This is not a horror movie by any stretch of the concept. But thanks to a disturbing performance by Toni Collette, it's a creepy and unsettling picture, and it may leave you looking for someplace warm and well-lit to think it over in after you've seen it.

"The Night Listener" is based on Armisted Maupin's 2000 novel of the same name, which appears in turn to have been based on the author's experience in connection with a 1993 book called "A Rock and a Hard Place: One Boy's Triumphant Story." This was a purported autobiography (for which Maupin wrote a blurb) written by a teenage boy named Anthony Godby Johnson, who claimed that he'd been beaten by his parents and repeatedly raped by their pedophile friends, and had then discovered, at the age of 11, that he had contracted AIDS. Upon investigation, however, it turned out that the only person who could testify to actually ever having seen Anthony Johnson was the woman who claimed to be his adoptive mother — and for various shifty reasons, she refused to bring him forth.

The outline of this gruesome hoax is apparent in the film that's been made from Maupin's book. Here, Anthony Johnson is a 14-year-old boy called Pete Logand (Rory Culkin), and his memoir is about to be brought out by a New York publishing house. A copy of it finds its way to Gabriel Noone (Robin Williams), a writer who has a weekly one-hour public-radio show on which he tells stories that are drawn from his life. Gabriel receives a call from Pete, who lives in Milwaukee, and they begin an ongoing, long-distance conversation that helps take Gabriel's mind off a recent breakup with his much younger boyfriend, Jess (Bobby Cannavale).

Gabriel also starts getting calls from Donna Logand (Collette), the woman who says she adopted Pete, and who now functions as his literary agent, too. One day, when Jess comes over to retrieve some belongings from Gabriel's apartment, Gabriel plays him a pair of voicemail messages that Pete and Donna have left on his answering machine. Jess is immediately struck by how similar their two voices sound. Gabriel is appalled that he would suggest any sort of deception. But he grows increasingly suspicious, and finally he flies out to Milwaukee to find out what's going on. That this never becomes entirely clear is part of what's so unsettling about the movie.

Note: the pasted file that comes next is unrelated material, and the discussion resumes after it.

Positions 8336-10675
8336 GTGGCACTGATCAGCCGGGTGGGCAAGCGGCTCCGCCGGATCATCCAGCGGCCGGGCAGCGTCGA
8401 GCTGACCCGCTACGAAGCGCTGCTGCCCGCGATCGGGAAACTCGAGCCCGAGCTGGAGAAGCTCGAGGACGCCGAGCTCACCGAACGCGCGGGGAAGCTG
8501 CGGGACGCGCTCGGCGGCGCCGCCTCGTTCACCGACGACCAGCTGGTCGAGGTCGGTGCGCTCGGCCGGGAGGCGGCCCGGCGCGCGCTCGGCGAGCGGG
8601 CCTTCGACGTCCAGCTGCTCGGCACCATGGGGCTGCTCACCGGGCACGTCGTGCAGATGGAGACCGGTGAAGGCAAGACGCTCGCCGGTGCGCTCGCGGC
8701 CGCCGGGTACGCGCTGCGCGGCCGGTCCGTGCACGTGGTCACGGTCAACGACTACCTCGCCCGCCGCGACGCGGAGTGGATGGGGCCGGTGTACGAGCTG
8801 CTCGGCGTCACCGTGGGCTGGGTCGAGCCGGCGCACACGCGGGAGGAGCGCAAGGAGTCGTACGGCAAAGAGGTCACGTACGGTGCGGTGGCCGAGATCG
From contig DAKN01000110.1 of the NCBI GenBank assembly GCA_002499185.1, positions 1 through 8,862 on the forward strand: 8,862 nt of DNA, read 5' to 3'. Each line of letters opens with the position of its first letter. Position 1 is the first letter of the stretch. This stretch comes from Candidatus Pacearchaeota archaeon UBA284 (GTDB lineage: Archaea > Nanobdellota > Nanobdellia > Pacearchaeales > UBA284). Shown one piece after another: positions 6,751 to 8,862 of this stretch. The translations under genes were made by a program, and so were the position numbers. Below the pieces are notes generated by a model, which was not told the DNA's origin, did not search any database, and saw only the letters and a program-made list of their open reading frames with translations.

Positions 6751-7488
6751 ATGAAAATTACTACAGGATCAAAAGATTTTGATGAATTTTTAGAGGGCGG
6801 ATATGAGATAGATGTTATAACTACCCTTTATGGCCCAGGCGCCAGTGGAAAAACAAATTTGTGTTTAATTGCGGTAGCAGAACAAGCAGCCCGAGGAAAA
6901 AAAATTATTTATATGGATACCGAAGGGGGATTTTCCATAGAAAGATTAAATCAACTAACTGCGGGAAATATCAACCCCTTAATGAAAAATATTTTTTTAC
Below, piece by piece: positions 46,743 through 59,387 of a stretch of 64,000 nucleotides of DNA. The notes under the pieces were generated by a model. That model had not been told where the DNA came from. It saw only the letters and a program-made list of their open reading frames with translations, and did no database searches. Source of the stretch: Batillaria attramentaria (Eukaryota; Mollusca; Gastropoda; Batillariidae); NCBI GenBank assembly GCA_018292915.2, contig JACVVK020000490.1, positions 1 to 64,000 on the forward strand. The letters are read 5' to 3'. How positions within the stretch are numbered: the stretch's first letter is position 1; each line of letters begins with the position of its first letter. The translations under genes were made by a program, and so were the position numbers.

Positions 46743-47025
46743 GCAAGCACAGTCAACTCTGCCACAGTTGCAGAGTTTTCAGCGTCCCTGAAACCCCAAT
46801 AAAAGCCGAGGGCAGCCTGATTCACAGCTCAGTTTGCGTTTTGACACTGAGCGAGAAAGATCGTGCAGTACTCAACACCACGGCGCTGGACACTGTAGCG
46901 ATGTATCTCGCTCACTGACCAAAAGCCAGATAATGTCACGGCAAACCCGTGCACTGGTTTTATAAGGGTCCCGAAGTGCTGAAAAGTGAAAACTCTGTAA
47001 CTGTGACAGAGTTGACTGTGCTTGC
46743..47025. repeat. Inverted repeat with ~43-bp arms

"The Night Listener" packs an extraordinary amount of emotional material and physical detail into its tight, 85-minute running time. The director, Patrick Stettner, deals with the central terror of Pete's life — his extended sexual abuse, which he says was photographed for the delectation of Internet pedophiles — in a quick montage that, while not in any way graphic, manages to convey an abject monstrousness that may haunt your thoughts long after the lights go up. The movie roils with troubling elements. Pete is never home when Gabriel comes to visit him in Milwaukee — he's always "in the hospital," where "he may not last the night," according to Donna. But we do see his room, and in one shot there's a heavy chain attached to the radiator near his bed. The image lasts only a moment, and it's not alluded to again — it just sits there in our uneasy imagination.

Nothing in the movie, however, is more troubling than Toni Collette's Donna. That she turns out to be blind comes as a surprise at first — but that passes, as we slowly realize that she's quite likely mad as well, swerving from sweet and wheedling to cold and inscrutably menacing, sometimes within the span of just a few sentences. Her final scenes, at the end of the film, when a new realm of perversity has opened up before us, are chilling.

"The Night Listener" might qualify as a minor classic were it not for the central miscasting of Robin Williams in the lead role of Gabriel Noone. He may not be completely wrong for the role of a bookish introvert, but he's wrong for the movie. He gives the kind of bearded-Robin-Williams performance that seems to be always perched on the verge of a grimace or a whimper, as if someone had just shot his puppy and he knew he was incapable of actually doing anything about it. Toni Collette's Donna would know exactly what to do. She may already have done it. We'll never really know.

— Kurt Loder

See everything we've got on "The Descent," "Talladega Nights: The Ballad of Ricky Bobby" and "The Night Listener".